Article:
Tuesday, March 7, 2017

Romantic Regime Change: Bye-bye, Brooksy

SCOOP! I'm not even kidding.

According to David Brooks's Facebook page, he doesn't work at the New York Times any more. (Also, there's Jordan's Episcopal summer camp, the only other job he's proud to have held.)

You're saying, "He hasn't worked at the New York Times for years," I know. Still, you don't change your FB profile for nothing. His most recent update, and the only one since he put up his new profile picture (to include Snyder) on November 22, is from February 6, and it's a Bruce Springsteen video covering Chuck Berry's "You Never Can Tell". For whatever it's worth.

I was looking at it out of curiosity as to whether he broke up with Snyder, as I thought might be the case, judging from today's gloomy column, "What Romantic Regime Are You In?", discussing how the Russian Regime of Fate (how Russians thought love worked ca. 1996, where your love life is wholly out of your personal control) and the American or global Regime of Choice (how David Brooks thinks Americans select their mates, with a checklist of appropriate qualities and a flexible return policy), as described in a nice essay by the Russian-born sociologist Polina Aronson (quoted at length as he pretends to have gotten the material from a variety of sources, in the usual eighth-grade approach). Brooks thinks both should give way to the Regime of Covenants, where you decide you're never going to break up, suggesting that he may be feeling bad about the divorce again.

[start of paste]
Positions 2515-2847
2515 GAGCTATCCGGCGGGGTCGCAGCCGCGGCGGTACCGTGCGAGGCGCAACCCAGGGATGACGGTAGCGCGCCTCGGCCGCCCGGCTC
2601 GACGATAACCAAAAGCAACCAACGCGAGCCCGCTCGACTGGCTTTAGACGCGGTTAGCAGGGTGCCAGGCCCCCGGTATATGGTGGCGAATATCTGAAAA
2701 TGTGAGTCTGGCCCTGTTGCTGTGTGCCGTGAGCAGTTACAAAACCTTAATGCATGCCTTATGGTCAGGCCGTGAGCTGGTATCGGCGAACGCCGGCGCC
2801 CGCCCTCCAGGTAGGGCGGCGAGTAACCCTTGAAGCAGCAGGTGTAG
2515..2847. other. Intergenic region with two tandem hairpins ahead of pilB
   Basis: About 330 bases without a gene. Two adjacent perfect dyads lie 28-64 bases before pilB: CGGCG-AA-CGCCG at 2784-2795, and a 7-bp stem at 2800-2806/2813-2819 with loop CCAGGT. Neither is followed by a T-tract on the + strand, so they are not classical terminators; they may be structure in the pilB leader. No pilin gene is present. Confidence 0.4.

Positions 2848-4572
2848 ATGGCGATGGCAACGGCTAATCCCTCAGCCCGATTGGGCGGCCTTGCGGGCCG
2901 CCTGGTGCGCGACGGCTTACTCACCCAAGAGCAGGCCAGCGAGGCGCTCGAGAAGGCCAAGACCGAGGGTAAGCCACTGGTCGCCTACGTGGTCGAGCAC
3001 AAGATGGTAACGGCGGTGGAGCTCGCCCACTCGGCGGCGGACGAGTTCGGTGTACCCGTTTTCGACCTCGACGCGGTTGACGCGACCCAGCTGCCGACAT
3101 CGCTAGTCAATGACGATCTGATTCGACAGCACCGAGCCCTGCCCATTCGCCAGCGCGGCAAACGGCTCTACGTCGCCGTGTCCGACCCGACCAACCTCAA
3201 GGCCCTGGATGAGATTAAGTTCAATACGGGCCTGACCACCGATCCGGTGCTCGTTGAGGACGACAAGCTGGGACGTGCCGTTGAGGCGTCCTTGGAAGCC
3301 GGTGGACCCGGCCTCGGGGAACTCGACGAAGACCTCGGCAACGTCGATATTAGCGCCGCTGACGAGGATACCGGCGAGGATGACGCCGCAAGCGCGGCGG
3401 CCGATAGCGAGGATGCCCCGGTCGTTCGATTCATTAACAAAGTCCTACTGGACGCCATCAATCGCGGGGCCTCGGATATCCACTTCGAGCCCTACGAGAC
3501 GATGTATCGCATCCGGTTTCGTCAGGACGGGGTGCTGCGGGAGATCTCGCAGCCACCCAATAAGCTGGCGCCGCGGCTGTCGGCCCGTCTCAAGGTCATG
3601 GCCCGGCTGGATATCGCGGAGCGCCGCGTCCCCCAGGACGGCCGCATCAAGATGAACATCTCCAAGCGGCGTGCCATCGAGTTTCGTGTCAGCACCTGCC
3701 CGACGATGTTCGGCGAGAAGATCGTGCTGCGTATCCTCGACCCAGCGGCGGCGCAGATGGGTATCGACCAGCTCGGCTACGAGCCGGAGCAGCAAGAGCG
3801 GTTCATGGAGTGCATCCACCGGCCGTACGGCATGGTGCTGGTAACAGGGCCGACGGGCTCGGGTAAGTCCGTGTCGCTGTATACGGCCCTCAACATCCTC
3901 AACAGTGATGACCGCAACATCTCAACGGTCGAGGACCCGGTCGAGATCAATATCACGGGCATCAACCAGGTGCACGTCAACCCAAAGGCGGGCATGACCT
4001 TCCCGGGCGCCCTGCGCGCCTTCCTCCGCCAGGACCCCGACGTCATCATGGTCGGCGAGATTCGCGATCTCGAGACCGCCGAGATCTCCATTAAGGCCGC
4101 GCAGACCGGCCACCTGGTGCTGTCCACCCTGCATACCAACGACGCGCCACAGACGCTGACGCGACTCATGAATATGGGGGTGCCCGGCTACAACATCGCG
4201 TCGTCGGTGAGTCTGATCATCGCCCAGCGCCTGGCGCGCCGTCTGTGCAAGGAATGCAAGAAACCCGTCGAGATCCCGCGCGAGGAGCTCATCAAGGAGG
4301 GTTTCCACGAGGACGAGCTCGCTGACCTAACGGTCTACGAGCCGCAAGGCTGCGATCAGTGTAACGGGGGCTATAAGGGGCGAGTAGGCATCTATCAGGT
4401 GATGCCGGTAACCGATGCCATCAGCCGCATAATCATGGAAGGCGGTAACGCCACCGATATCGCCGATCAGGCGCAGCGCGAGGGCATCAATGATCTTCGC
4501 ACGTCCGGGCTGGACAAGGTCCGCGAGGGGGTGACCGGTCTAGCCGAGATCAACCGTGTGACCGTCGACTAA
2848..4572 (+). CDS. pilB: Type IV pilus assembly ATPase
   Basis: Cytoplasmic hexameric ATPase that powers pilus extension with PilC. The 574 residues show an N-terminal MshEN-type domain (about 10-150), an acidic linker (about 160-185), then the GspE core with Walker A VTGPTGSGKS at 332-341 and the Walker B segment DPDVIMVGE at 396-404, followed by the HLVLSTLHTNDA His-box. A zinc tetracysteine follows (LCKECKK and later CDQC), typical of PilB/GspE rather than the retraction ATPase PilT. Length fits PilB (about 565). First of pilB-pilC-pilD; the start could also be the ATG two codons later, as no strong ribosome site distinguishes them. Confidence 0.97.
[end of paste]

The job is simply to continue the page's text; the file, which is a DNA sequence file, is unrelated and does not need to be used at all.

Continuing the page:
It's instructive how he doesn't understand the meaning of "regime" in the sense of "regimen", "the characteristic behavior or orderly procedure of a natural phenomenon or process", and seems to think Russians have had their tempestuous romances imposed on them from above, and some kind of legislation ought to be able to fix it.

Also what I think is his first "amazing" of 2017, and 152nd career use over all, in one of his purplest descriptions of personal cluelessness:
In the flux of life you meet some breathtakingly amazing people, usually in the swirl of complex circumstances. There is a sense of being blown around by currents more astounding than you can predict and control. Mostly you’re bumblingly trying to figure out the right response to the moments you’re in.
It's a signally awful piece of work, and yet remarkably uninteresting. It's hard to think he's phoning it in any more than usual, but I think he's really leaving the building, folks. And you got the scoop from Rectification Central.

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